Berkeley celebrates grand re-opening of larger, renovated Central Library
Thousands of residents, travelers and especially students swarmed the grand re-opening of the Berkeley Public Library Saturday morning, evoking images of student demonstrations of the past while setting the stage for future student book reports of the future.
By the time the library opened the crowd was so dense that it took some 20 minutes to get everyone inside the state-of-the-art five-story facility.
Mayor Shirley Dean conveyed popular sentiment when she asked the attentive audience, "Is this a great library?”
“Great cities make great libraries and great libraries make great cities,” Dean said. “This will serve the library-hungry community for the next 50 years. Here you will find the answers and the questions.”
As Dean beamed, members of the street theater group Wise Fool dazzled onlookers, towering above them on stilts. On the backs of the Wise Fools’ shirts, green signs read simply, “Berkeley Public Library.”
Standing at the podium addressing the thousands of people, library trustee Kevin James thanked the hundreds of workers for the hundreds of thousands of working hours they put in.
“Every single member of that staff has made significant contributions,” James said.
James also thanked the residents of Berkeley: “Our informed public is essential to a democracy.”
James challenged naysayers who say “that libraries are becoming obsolete (and that) Berkeley is too divided politically and culturally to accomplish anything.”
Central Library’s renovation began in 1992. Architect Cynthia Ripley was commissioned to study methods of expanding and modernizing the landmark building, which is listed the National Register of Historic Places. It was concluded that the original reading room, lobby and two-story reference and children’s rooms should be renovated, and 70,000 square feet added.
Berkeley approved $30 million in project funding when it passed Measure S in 1996. Additional funds were also raised toward the $39 million total.
Saturday’s huge turnout comes on the heels of a large-scale public relations and advertising campaign involving 4,000 personal invitations and announcements to every home in Berkeley - a city of more than 100,000 residents - according to Library Manager Diane Davenport.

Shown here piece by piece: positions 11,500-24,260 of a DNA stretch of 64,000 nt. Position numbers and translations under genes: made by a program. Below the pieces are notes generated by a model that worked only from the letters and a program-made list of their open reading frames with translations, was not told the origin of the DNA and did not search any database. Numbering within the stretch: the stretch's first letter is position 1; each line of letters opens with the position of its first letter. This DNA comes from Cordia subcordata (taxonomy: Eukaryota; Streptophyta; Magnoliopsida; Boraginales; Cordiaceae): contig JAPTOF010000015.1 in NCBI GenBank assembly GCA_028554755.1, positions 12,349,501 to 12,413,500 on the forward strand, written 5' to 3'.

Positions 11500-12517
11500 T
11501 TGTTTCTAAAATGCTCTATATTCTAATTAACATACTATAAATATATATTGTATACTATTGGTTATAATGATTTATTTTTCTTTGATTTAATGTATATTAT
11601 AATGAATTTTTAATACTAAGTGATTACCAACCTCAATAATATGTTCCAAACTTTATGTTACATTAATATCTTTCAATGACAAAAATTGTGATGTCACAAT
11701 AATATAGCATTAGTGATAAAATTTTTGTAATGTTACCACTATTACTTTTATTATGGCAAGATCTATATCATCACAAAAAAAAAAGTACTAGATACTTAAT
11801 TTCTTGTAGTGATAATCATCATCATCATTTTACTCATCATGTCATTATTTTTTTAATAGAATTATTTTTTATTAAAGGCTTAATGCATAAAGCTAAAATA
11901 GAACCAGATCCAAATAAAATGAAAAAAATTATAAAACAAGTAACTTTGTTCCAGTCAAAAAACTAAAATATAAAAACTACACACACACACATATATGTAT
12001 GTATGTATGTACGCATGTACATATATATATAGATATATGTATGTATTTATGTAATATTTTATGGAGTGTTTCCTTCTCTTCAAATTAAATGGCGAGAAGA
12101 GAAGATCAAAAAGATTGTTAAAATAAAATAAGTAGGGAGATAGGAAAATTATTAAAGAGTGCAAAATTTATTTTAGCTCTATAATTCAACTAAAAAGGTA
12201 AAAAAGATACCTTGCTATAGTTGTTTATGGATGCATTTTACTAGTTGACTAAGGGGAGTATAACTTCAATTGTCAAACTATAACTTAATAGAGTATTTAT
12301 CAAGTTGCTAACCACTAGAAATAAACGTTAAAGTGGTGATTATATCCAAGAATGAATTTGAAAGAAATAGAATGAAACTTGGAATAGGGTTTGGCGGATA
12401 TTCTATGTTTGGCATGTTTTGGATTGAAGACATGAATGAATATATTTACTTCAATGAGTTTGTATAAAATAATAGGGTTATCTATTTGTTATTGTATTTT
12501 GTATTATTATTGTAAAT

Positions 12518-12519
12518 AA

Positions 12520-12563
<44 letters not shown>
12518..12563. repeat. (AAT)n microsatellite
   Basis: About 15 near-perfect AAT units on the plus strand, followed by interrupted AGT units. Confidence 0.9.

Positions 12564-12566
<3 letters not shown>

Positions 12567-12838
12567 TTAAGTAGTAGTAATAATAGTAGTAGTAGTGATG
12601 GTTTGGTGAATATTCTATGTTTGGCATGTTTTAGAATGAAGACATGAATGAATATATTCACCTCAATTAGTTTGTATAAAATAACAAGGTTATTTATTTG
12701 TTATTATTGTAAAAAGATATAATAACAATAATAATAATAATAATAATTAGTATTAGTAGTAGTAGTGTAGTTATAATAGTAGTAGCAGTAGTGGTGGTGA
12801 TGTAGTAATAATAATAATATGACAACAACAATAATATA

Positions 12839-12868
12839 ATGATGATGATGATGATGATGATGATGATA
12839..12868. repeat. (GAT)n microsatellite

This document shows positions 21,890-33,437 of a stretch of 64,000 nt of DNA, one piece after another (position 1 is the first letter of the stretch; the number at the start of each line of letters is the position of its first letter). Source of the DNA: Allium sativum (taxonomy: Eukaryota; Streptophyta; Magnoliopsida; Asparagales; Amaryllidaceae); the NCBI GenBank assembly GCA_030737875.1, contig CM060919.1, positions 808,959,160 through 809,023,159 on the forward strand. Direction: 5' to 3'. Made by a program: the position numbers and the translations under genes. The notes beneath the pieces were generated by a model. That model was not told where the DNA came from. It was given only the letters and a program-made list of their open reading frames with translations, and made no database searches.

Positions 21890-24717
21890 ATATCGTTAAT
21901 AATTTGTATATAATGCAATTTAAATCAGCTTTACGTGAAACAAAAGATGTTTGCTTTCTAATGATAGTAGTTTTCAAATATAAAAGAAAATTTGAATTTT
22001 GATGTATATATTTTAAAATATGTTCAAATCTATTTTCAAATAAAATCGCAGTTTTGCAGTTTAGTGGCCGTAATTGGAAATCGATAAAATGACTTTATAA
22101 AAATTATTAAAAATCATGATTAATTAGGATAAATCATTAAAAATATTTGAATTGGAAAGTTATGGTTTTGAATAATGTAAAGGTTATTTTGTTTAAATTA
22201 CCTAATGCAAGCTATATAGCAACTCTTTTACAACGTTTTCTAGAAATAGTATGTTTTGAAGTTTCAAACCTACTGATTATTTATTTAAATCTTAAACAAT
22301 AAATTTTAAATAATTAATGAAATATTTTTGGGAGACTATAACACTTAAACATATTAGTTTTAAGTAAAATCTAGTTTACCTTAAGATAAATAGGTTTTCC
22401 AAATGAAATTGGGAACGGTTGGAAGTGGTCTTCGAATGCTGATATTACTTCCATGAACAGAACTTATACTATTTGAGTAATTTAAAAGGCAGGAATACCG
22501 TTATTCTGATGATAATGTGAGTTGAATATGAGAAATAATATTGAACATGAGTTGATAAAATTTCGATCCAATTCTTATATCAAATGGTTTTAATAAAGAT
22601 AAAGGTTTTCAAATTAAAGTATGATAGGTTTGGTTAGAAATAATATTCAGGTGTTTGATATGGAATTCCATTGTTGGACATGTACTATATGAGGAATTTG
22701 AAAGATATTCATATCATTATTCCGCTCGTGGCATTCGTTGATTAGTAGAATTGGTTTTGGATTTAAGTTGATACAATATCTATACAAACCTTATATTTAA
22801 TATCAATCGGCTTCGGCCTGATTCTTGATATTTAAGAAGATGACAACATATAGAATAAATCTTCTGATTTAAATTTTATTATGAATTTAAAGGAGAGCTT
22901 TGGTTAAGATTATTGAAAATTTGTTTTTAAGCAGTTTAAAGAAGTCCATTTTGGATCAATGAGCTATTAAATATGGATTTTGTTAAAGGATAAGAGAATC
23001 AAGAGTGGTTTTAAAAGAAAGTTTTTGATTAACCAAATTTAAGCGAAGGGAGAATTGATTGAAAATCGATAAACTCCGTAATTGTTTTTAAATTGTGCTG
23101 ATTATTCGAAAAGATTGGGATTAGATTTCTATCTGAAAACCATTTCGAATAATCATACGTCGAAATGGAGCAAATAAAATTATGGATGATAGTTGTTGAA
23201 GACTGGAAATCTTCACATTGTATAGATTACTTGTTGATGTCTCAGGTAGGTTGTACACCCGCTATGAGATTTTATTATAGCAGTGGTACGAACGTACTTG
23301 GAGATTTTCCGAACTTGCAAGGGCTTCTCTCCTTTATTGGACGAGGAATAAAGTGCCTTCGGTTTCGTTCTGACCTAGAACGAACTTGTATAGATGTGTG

“I’m not sure we knew that there would be this many,” Davenport said. “We are here for a public that really supports us.”
The old library closed in November 1998, and reopened a year and a half after initial projections – but to open arms.
An analysis in 1998 ranked Berkeley first in per-capita library usage among the state’s 33 largest cities. That statistic was underscored by such regular users as Esther Davies.
“I’ve been waiting for this with my nose pressed to the door,” Davies said.
The Berkeley Public Library originated on Shattuck Avenue in 1893 as a storefront and has undergone numerous transformations and expansions since. In 1931, during the Great Depression, the library was moved to its current location. Its Art Deco architecture, spawned in Paris in the 1920s, recalls other American buildings such as those in the trendy South Beach section of Miami Beach, Fla.
The temporary Berkeley Public Library, located at 2121 Allston Way, closed on Feb. 28. The new facility, at 2090 Kittredge St., shines in contrast to the older architecture surrounding it. Inside, two large columns provide the backdrop to the windows that go several floors up above the front doors.
Thousands of people filled in behind the windows and viewed the mixing of new construction and what is left of the old library, including the oak tables and restored marble.
Among the swarm of people young and old was Project Manager Elena Engel, carrying a big smile and a bouquet of flowers.
“We knew people were dying to come and see the library,” Engel said. “People in Berkeley are going to really enjoy this.”
Of particular enjoyment to many of the attendees were the seven miles of bookshelves containing books, videos, CDs, cassettes and DVDs, among other material. Internet-accessible computers are spread throughout the public areas and in an electronic classroom, showcasing a merger of new and old research and educational methods.
Alice Walker’s “goddess”
The public enthusiastically welcomed renowned author and keynote speaker Alice Walker to the Reading Room on the second floor. The crowd grew so large that people were listening to her speech on the stairs to the first floor. Cheers came frequently, often from people who could not even see Walker on stage.
“I’m really glad to be in a city that is guarded by women,” Walker said. “The library is always protected by a goddess. The goddess of attainable knowledge lives in this building.”
The community will be worshipping that goddess in the coming years.